Friday, October 14, 2005

A7news: Another Quiet Battle Between Army and Religious-Zionist Public

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Another Quiet Battle Between Army and Religious-Zionist Public
The Chief of Staff says the Nahal Hareidi army battalion is under reconsideration, because too many non-Hareidim - i.e., religious-Zionists - are enlisting in it.

 1. Another Quiet Battle Between Army and Religious-Zionist Public
 2. Airlift Campaign for Clothes, Goods for Expulsion Victims
 3. Kfar Darom's Plans Abruptly Changed
 4. Sukkot in Jerusalem, Holy Temple Style
 5. Terrorists to Boy: Commit Suicide Attack, or We'll Kill You
 6. Church Divestment Campaign Loses Steam
 7. On A7 Radio: Last Yom Kippur Before Moshiach?

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Friday, October 14, 2005
11 Tishrei 5766


1. Another Quiet Battle Between Army and Religious-Zionist Public
By Hillel Fendel

The Chief of Staff says the Nahal Hareidi army battalion is under reconsideration, because too many non-Hareidim - i.e., religious-Zionists - are enlisting in it.

Speaking this week with the hareidi-religious weekly magazine Mishpaha ("Family"), IDF Chief of Staff Lt.-Gen. Dan Halutz said, "The Nahal Hareidi, known as the Netzah Yehuda Battalion, was established for a particular purpose, and we are working to make sure it continues to serve that purpose. From an operational standpoint, they are doing excellent work, just like all the other IDF units. It's true that of late, because of a sharp drop in those enlisting from among the target public, soldiers were enlisted who originally were not designated for it. We are currently looking into the matter, and then we will decide how to proceed."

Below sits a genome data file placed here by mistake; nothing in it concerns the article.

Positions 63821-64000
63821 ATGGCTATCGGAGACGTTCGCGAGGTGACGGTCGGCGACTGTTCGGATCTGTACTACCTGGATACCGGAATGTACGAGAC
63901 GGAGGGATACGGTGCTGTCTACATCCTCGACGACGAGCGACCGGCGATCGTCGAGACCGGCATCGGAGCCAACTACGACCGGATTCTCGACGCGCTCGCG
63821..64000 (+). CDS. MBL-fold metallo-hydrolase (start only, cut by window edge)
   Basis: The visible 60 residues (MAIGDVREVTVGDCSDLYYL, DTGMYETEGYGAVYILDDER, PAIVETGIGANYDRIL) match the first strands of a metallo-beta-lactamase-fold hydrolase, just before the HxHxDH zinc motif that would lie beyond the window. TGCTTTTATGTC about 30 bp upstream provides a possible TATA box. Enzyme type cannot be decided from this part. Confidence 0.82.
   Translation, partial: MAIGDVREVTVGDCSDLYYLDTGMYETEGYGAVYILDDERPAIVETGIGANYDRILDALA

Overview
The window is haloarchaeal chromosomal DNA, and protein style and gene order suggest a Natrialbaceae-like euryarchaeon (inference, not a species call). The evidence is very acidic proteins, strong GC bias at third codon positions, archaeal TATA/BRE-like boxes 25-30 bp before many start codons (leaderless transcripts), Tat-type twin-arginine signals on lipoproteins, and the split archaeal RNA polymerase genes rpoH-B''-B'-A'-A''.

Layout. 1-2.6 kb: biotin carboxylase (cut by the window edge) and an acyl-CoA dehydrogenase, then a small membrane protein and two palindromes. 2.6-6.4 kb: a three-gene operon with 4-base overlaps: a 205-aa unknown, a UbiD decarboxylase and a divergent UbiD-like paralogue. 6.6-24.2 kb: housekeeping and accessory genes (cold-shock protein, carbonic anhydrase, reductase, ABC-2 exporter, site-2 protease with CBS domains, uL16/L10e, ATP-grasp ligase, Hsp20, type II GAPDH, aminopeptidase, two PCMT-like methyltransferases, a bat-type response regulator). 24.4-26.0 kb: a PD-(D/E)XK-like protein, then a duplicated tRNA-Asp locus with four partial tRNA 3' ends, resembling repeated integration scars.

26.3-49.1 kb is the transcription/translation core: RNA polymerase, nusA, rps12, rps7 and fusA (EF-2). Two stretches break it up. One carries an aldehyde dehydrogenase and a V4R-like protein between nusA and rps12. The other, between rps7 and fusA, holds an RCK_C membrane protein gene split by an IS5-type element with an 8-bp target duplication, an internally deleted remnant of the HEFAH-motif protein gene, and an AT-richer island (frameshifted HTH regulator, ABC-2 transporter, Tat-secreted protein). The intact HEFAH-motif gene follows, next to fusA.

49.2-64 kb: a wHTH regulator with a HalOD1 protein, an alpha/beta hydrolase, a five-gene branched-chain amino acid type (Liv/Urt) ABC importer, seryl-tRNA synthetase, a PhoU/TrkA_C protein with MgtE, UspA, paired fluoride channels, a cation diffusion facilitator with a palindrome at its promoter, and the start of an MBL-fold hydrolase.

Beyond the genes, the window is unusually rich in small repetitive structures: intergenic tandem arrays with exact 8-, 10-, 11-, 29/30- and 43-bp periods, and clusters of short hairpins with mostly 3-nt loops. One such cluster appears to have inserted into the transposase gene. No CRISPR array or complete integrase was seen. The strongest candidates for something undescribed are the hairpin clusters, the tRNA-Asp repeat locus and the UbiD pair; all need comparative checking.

The Nahal Hareidi was established in 1999 as a solution for hareidi-religious youth who, for various reasons, were no longer studying in yeshivot - yet did not want to enlist in regular army units for religious reasons. The venture was widely termed a success, from both the hareidi public's standpoint and militarily. Stationed in the Jordan Valley, the unit has captured and killed terrorists on several occasions.

Over the past 2-3 years, with the increasing presence of female soldiers in combat units, the Nahal Hareidi became attractive to the religious-Zionist public and the Hilltop Youth, popularly known as the Givonim. An increasing number of students, particularly in certain yeshivot, who might otherwise have served in the hesder arrangement [combining five years of Torah study and regular army service], began turning to the Nahal Hareidi as their preferred solution.

Gen. Halutz did not explain why this was unacceptable to the army, but said that the situation will have to be "reviewed."

He also continued the army's recent threatening tone against the hesder arrangement for yeshiva students: "My personal opinion is that yeshiva study is of paramount importance... But at the same time I feel that there is room for a review of whether everyone who is currently in this framework should really be there." Halutz, who assumed his position less than five months ago, revealed that 10% of all those who enlist are hesder students.

Halutz confirmed that the entire issue of homogeneous hesder units is also under consideration - together with that of other homogeneous groups in the army. Earlier this year, IDF Personnel Corp Commander Maj.-Gen. Elazar Stern, a yeshiva high school graduate, caused a storm when he announced his intention to dismantle the hesder units and spread their soldiers out in larger battalions.

During the weeks preceding the disengagement/expulsion, Halutz threatened to close the hesder yeshivot on the backdrop of refusals to carry out disengagement-related orders. "We will not tolerate refusers," Halutz said three months ago. "I am targeting my statement mainly at the leaders of the hesder yeshivas and pre-army colleges. You cannot have a dual system and call on people to refuse orders and at the same time enjoy the conditions the IDF offers the hesder yeshivas. This will not go on if this phenomenon becomes common."